Australian federal budget

An Australian federal budget is a document that sets out the estimated revenues and expenditures of the Australian Treasury in the following financial year, proposed conduct of Australian government operations in that period, and its fiscal policy for the forward years.[1] Budgets are called by the year in which they are presented to Parliament and relate to a financial year that commences on the following 1 July and ends on 30 June of the following year, so that the 2018 budget brought down in May 2018 relates to the 2018/19 financial year (1 July 2018 – 30 June 2019, FY2019).

Revenue estimates detailed in the budget are raised through the Australian taxation system, with government spending (including transfers to the states) representing a sizeable proportion of the overall economy. Besides presenting the government's expected revenues and expenditures, the federal budget is also a political statement of the government's intentions and priorities, and has profound macroeconomic implications.

Australia follows, to a great extent, the conventions of the Westminster system. For example, the prime minister must have the support of a majority in the House of Representatives, and must in any case be able to ensure the existence of no absolute majority against the government. In relation to the budget, that requires that if the House fails to pass the government's budget, even by one dollar, then the government must either resign so that a different government can be appointed or seek a parliamentary dissolution so that new general elections may be held in order to re-confirm or deny the government's mandate.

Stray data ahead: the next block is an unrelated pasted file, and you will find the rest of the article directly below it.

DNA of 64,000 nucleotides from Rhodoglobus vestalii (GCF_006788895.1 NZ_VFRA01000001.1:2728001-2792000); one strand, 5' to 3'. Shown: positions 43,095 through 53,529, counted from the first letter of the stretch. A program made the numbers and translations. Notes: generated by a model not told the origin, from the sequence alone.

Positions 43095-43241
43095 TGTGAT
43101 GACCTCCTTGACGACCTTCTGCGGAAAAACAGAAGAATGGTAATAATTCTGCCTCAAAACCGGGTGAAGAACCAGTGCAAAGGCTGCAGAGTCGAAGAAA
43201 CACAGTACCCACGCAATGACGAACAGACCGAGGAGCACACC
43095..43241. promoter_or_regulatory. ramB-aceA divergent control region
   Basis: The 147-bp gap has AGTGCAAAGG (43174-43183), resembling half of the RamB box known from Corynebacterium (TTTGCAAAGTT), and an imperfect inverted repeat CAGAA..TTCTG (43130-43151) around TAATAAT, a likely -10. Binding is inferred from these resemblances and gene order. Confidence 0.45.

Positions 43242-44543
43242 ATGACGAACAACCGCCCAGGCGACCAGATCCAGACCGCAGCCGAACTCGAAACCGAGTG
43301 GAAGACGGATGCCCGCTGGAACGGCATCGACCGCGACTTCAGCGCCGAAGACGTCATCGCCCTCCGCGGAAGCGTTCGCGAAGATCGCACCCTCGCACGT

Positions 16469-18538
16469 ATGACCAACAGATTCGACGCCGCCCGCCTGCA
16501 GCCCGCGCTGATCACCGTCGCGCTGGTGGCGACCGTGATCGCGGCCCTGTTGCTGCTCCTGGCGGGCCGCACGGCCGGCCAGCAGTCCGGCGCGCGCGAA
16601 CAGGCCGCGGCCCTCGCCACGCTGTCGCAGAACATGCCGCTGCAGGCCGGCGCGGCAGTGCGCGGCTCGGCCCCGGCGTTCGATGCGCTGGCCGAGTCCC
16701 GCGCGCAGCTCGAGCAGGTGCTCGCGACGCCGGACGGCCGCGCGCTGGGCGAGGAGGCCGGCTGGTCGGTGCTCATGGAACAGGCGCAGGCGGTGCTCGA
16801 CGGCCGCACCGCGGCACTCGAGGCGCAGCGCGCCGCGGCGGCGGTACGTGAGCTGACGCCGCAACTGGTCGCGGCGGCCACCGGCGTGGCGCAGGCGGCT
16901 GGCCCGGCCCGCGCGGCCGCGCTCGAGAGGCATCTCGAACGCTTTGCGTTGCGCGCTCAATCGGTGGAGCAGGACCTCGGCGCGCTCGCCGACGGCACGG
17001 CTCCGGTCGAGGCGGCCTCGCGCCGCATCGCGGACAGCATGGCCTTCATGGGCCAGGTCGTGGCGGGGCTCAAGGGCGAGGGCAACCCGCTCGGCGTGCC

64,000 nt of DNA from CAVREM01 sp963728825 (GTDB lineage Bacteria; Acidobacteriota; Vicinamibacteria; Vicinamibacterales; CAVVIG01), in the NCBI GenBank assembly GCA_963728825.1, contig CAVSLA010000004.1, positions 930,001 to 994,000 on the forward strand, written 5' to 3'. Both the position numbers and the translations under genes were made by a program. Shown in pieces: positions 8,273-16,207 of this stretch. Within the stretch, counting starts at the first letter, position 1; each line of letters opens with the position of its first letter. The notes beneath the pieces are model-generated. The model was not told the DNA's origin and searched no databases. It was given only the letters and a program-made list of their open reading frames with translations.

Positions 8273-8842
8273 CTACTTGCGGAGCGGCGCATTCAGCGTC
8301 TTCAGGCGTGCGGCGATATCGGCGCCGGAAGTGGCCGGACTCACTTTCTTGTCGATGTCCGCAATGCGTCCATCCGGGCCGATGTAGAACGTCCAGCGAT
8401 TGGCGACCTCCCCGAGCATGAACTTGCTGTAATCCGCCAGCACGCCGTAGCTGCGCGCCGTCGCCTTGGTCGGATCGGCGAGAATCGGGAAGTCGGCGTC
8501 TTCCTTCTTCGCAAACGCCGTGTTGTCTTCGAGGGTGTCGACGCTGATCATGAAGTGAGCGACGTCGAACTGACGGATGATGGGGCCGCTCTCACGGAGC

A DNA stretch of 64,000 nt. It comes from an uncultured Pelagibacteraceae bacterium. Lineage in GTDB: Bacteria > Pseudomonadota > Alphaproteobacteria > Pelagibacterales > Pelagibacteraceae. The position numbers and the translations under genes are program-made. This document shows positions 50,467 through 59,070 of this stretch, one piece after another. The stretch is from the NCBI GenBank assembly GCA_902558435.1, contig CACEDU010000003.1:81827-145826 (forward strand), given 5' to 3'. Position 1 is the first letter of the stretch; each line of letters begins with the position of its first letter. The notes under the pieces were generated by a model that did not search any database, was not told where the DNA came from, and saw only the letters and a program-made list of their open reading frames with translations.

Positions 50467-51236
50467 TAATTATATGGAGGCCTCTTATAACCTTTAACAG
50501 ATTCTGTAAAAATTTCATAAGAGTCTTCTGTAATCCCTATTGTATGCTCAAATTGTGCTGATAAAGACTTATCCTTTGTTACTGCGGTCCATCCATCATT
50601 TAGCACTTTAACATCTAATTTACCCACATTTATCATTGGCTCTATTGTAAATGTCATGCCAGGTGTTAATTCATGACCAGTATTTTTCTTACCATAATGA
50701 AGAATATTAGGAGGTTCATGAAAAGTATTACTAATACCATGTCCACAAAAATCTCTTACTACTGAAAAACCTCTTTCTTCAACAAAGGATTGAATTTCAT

Process

The process of putting together the budget begins in November when the Central Budget Management System (CBMS)[2] is updated with the latest estimates, and the senior ministers' review, where the Prime Minister, Treasurer, and Minister for Finance meet to establish the policy priorities and strategy for the coming financial year.

The outcome of the senior ministers' review determines how the different portfolios will prepare their budget submissions for cabinet. Agencies within each portfolio do not submit a request for new funding, because their potential savings within the agency are unfounded. After Finance has agreed to the costings, the submissions are circulated for coordination comments and lodged with the cabinet office by late February.

The Expenditure Review Committee (ERC), a committee of Cabinet, meets in March to consider all submissions. They decide which proposals will be funded and the level of funding each will receive. At the end of the ERC, the ad hoc revenue committee meets to make decisions on the revenue streams of the budget. A pre-budget review of the estimates is conducted after all decisions have been finalised to ensure that they are reflected in CBMS.

Budget documentation commences at the end of the ERC process. Agencies prepare two components: the portfolio budget statements and the mid-year economic and fiscal outlook.

The portfolio budget statements provide additional details and explanations of the budget and the statement of risks, which is included in Budget Paper No. 1.

The final budget is presented and tabled in Parliament by the Treasurer on budget night as part of the Second Reading of the Appropriation Bill (No. 1), which "appropriates money out of the Consolidated Revenue Fund for the ordinary annual services of the government".[3]

Charter of Budget Honesty Act

The budget has to be presented within the framework that has been established by the Charter of Budget Honesty Act (1998).

The charter provides for:

  • sound fiscal management of the Australian economy
  • open dissemination about the status of public finances
  • transparency in Australia's fiscal policy

Budget night